Sleeping position: Can it cause a misshapen head?
I have heard that more babies have a problem with a distortion in the shape of their head, caused in part by the recent trend of positioning infants on their backs to sleep. Can this be dangerous to babies?Question:
You pose an interesting and very timely question. The question about whether infant positioning is causing some misshaping of infant heads has had a flurry of attention both in the pediatric literature and in the newspapers.
It has been a while since the American Academy of Pediatrics made the recommendation that all infants be placed to sleep on their backs or sides. Citing studies done in other countries, the AAP felt that placing infants to sleep in this position would significantly decrease the incidence of Sudden Infant Death Syndrome. Since this recommendation many physicians have seen an increase in infants with the backs of their heads somewhat flattened or misshapen. So, the answer to your question is a definitive, yes. At the time of this writing however, there has been no research to support the idea that there has been increase in infants with misshapen heads caused by putting infants to sleep on their backs.
The question of misshapen heads goes farther than just cosmetic problems. The skull is made up of many different bones which grow as the child grows until they eventually completely fuse in adulthood. The "soft spot" you feel on baby's head is where the bones meet, but have not yet fused. However, in some children, these bones fuse early (called craniosynostosis) which can cause a misshaping of the head as well as increased pressure on the brain. The dilemma physicians and parents are faced with is figuring out what is causing the skull abnormality. If it is positional, only cosmetic problems will occur. If it is craniosynostosis, surgery may be required to correct the defect. Almost always, positional misshaping can be determined with a careful physical examination and confirmed if necessary with x-rays.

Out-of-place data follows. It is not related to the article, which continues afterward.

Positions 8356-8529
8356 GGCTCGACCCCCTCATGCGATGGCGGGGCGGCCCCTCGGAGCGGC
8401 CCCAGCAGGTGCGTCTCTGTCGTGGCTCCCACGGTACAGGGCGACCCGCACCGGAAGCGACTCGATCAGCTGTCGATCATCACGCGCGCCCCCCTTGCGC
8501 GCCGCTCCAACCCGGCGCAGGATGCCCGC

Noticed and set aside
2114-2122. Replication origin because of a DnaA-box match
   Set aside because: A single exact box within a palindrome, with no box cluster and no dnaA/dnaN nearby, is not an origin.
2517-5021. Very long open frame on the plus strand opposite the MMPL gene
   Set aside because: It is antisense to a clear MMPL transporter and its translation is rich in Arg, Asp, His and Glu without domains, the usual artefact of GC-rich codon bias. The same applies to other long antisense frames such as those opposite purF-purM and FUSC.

I currently recommend that children under the age of nine months, whose parents feel the head shape is detrimental, undergo intervention in one of two ways. For mild abnormalities, different positioning may be feasible. However, for the more involved misshaping, I suggest the child be fitted with a helmet, which is custom made and to be worn no less than 23 hours a day for at least three months. This is quite a commitment, both in terms of time and money (cost is about $2000).Answer: